Ebiquity (LON:EBQ) has good debt

Some say volatility, rather than debt, is the best way to think about risk as an investor, but Warren Buffett said “volatility is far from synonymous with risk.” It’s natural to consider a company’s balance sheet when looking at its riskiness, as debt is often involved when a company fails. We can see that Ebiquity plc (LON:EBQ) uses debt in its business. But the real question is whether this debt makes the business risky.

Why is debt risky?

Generally speaking, debt only becomes a real problem when a company cannot easily repay it, either by raising capital or with its own cash flow. Ultimately, if the company cannot meet its legal debt repayment obligations, shareholders could walk away with nothing. However, a more common (but still costly) event is when a company has to issue stock at bargain prices, permanently diluting shareholders, just to shore up its balance sheet. By replacing dilution, however, debt can be a great tool for companies that need capital to invest in growth at high rates of return. When we think about a company’s use of debt, we first look at cash and debt together.

See our latest analysis for Ebiquity

How much debt does Ebiquity bear?

You can click on the chart below for historical figures, but it shows Ebiquity had £17.9m in debt in December 2021, up from £19.6m a year earlier. However, he also had £13.1m in cash, so his net debt is £4.77m.

OBJECTIVE: EBQ debt history as of April 1, 2022

How strong is Ebiquity’s balance sheet?

According to the latest published balance sheet, Ebiquity had liabilities of £29.1m due within 12 months and liabilities of £23.4m due beyond 12 months. On the other hand, it had cash of £13.1 million and £22.1 million of receivables due within the year. It therefore has liabilities totaling £17.3 million more than its cash and short-term receivables, combined.

While that might sound like a lot, it’s not too bad since Ebiquity has a market capitalization of £52.1m, so it could probably bolster its balance sheet by raising capital if needed. But it is clear that it must be carefully examined whether he can manage his debt without dilution. When analyzing debt levels, the balance sheet is the obvious starting point. But it is future earnings, more than anything, that will determine Ebiquity’s ability to maintain a healthy balance sheet in the future. So if you are focused on the future, you can check out this free report showing analyst earnings forecast.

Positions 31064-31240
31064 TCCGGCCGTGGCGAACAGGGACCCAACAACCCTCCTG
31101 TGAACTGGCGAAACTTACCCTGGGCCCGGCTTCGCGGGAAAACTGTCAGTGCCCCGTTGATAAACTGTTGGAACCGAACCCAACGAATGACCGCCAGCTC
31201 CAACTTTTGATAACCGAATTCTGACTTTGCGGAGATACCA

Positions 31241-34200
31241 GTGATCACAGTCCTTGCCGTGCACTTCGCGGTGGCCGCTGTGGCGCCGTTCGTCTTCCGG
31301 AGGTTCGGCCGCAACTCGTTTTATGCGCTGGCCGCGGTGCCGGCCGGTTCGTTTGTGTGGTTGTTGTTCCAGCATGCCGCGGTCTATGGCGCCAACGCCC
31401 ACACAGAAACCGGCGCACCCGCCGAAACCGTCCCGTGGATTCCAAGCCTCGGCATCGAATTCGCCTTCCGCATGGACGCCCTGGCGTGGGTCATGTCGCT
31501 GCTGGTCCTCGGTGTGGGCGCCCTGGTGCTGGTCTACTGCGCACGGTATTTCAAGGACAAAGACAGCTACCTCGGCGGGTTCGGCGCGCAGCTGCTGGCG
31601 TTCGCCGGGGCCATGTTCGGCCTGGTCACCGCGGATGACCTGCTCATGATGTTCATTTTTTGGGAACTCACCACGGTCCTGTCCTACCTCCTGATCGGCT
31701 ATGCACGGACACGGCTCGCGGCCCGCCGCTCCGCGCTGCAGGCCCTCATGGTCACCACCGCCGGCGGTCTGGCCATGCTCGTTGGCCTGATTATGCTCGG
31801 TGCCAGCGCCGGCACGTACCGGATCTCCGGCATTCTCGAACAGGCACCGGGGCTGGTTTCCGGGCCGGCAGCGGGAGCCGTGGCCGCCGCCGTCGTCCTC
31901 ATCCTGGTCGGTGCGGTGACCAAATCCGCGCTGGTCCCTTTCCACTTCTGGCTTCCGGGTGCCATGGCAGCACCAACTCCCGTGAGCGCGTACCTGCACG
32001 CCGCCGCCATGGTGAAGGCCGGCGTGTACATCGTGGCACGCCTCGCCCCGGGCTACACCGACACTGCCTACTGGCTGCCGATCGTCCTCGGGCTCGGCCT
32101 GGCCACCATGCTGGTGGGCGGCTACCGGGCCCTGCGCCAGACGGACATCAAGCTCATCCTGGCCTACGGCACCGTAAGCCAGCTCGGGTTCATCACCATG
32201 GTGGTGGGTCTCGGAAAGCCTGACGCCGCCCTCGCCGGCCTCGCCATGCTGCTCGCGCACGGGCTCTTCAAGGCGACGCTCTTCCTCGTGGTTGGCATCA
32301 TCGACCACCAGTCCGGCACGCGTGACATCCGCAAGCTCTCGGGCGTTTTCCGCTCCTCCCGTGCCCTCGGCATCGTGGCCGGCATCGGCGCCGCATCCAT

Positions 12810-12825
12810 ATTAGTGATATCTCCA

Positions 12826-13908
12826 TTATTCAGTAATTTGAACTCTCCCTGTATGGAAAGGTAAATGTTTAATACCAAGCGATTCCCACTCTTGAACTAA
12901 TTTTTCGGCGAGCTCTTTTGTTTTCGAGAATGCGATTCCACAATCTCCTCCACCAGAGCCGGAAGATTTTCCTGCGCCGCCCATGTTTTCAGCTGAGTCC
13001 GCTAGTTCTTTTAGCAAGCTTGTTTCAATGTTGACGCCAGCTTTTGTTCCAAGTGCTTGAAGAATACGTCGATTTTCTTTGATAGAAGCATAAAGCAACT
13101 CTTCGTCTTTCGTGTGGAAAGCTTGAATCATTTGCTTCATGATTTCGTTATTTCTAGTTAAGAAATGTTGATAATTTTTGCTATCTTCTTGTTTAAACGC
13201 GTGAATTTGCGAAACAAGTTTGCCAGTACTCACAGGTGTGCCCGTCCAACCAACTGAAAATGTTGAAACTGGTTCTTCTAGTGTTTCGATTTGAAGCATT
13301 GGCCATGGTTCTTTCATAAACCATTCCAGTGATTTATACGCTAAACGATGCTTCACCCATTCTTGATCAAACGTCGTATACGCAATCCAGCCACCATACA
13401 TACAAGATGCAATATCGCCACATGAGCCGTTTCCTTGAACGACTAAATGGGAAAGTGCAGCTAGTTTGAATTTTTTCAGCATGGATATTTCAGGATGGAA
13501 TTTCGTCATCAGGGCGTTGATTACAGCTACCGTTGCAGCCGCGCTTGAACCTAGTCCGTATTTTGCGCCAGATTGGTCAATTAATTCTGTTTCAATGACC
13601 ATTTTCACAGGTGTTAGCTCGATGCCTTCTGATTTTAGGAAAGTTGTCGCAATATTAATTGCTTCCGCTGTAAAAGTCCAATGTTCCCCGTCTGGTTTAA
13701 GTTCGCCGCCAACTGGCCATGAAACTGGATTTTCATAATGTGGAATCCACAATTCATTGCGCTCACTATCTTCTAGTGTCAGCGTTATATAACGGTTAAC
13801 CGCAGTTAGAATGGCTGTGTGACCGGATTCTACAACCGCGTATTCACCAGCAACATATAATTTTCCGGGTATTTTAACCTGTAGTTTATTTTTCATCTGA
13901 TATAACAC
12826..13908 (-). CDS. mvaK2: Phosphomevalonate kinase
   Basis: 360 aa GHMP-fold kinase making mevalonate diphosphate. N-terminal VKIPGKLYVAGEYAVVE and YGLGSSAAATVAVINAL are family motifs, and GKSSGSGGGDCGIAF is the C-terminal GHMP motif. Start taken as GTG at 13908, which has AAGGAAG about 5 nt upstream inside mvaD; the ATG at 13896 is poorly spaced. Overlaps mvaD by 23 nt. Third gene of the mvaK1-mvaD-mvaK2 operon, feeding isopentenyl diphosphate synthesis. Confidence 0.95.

Last year, Ebiquity was not profitable on an EBIT level, but managed to increase its turnover by 13%, to £63 million. We generally like to see faster growth from unprofitable businesses, but each in its own way.

Caveat Emptor

Over the last twelve months, Ebiquity has recorded a loss of earnings before interest and taxes (EBIT). Indeed, it lost £5.1 million in EBIT. Considering that alongside the liabilities mentioned above, this doesn’t give us much confidence that the company should use so much debt. So we think its balance sheet is a little stretched, but not beyond repair. We’d feel better if he turned his £7.0m year-over-year loss into a profit. In short, it’s a really risky title. There is no doubt that we learn the most about debt from the balance sheet. However, not all investment risks reside on the balance sheet, far from it. For example Ebiquity has 2 warning signs (and 1 that makes us a little uneasy) we think you should know.

In the end, sometimes it’s easier to focus on companies that don’t even need to take on debt. Readers can access a list of growth stocks with no net debt 100% freeat present.

This Simply Wall St article is general in nature. We provide commentary based on historical data and analyst forecasts only using unbiased methodology and our articles are not intended to be financial advice. It is not a recommendation to buy or sell stocks and does not take into account your objectives or financial situation. Our goal is to bring you targeted long-term analysis based on fundamental data. Note that our analysis may not take into account the latest announcements from price-sensitive companies or qualitative materials. Simply Wall St has no position in the stocks mentioned.

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